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pp. 96-109

The memory of war has been etched in the consciousness of Israel since its bloody birth in 1948. Expressions such as “war of survival” and “War of the Sons of Light against the Sons of Darkness” became central to the way Israelis perceived...

Part III: An Ethno-Cultural Kaleidoscope

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pp. 111-148

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9. Disjointed Narratives in Contemporary Israeli Films

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pp. 113-119

Ethnicity has always posed a challenge to secular national culture. Therefore it usually has been articulated in cultural production in relation to the question of nationality, often in terms of the degree of incorporation of ethnicity into the national...

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10. Trajectories of Mizrahi Cinema

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pp. 120-133

The popular Bourekas genre of the 1960s and 1970s, marked by its stereotypical treatment of ethnicity, is often considered the harbinger of Mizrahi cinema—a corpus of films featuring the dilemmas of a subjugated Israeli collective whose...

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11. Immigrant Cinema: Russian Israelis on Screens and behind the Cameras

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pp. 134-148

In 2005 the new reality show Israeli Project Greenlight premiered on local cable. As in the original American show, the prize was half a million dollars and a chance to make a first film. The competition attracted hundreds of aspiring...

Part IV: Holocaust and Trauma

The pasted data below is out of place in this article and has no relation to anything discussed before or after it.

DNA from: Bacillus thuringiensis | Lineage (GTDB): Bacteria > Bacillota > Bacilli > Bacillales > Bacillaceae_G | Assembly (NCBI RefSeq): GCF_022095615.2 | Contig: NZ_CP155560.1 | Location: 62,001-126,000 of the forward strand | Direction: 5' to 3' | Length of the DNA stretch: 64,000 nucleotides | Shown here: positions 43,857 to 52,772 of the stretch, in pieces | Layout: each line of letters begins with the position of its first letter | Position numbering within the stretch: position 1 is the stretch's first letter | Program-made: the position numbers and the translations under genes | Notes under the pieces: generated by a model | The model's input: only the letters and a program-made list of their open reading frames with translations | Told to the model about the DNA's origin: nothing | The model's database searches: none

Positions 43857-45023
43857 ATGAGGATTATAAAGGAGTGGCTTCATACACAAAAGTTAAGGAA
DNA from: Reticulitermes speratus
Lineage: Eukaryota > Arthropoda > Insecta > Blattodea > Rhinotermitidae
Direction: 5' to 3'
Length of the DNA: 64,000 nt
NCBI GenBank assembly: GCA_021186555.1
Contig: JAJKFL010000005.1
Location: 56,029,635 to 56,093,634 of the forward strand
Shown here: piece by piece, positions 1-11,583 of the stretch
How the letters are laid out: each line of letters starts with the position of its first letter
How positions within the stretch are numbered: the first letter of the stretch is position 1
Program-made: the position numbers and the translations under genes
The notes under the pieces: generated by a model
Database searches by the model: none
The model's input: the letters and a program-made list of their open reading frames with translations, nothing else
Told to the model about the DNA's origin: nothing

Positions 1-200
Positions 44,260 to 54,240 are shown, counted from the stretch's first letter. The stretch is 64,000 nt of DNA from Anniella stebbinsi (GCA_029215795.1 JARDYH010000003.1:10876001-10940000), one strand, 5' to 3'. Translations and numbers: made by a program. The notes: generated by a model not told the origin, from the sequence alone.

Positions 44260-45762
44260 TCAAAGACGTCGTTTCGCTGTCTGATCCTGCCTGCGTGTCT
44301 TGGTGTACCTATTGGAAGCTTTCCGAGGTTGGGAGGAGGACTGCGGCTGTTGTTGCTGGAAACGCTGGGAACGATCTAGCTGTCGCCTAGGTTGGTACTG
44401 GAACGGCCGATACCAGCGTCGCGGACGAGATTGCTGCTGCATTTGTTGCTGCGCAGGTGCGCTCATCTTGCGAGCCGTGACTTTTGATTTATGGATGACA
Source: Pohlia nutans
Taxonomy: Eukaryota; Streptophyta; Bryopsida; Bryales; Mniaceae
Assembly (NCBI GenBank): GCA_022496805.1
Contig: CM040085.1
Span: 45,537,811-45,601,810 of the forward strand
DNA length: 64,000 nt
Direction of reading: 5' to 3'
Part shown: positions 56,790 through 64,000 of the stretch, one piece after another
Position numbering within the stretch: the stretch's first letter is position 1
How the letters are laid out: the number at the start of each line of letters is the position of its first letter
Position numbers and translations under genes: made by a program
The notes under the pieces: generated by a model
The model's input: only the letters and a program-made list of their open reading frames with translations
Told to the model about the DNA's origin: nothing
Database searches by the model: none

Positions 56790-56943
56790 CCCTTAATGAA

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pp. 149-198

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12. The Holocaust in Israeli Cinema as a Conflict between Survival and Morality

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pp. 151-167

The global discourse on the linkage between the Holocaust and Israel is subject to intense political debates regarding the implications of the connection between the Holocaust and Israel. The spectrum of the political views ranges from support...

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13. Near and Far: The Representation of Holocaust Survivors in Israeli Feature Films

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pp. 168-180

The immigration to Israel of approximately 500,000 Holocaust survivors in the aftermath of World War II has found ample expression in Israeli cinema throughout the years. Scholars of Israeli cinema maintain that the cinematic Zionist narrative...

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14. Homonational Desires: Masculinity, Sexuality, and Trauma in the Cinema of Eytan Fox

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pp. 181-198

Zionism’s political project of liberating the Jewish people and creating a nation like all other nations was intertwined with a longing for the sexual redemption and normalization of the Jewish male body. In fin-de-siècle anti-Semitic scientific-medical discourse...

Part V: Jewish Orthodoxy Revisited

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pp. 199-238

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15. Negotiating Judaism in Contemporary Israeli Cinema: The Spiritual Style of My Father, My Lord

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pp. 201-212

In reviewing the developing relationship between center and periphery within Israeli society of the past several decades, one cannot help but notice— and indeed be amazed by—a radical change in the stature of Jewish religion and religious...

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16. Seeking the Local, Engaging the Global: Women and Religious Oppression in a Minor Film

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pp. 213-224

Penetrating the intimacy of a world fixed in a religious time zone, otherwise hermetically sealed from its contemporary surroundings, the film Kadosh (Sacred; Amos Gitai, 1999) portrays the life of abstinence at the core of one of Jerusalem’s...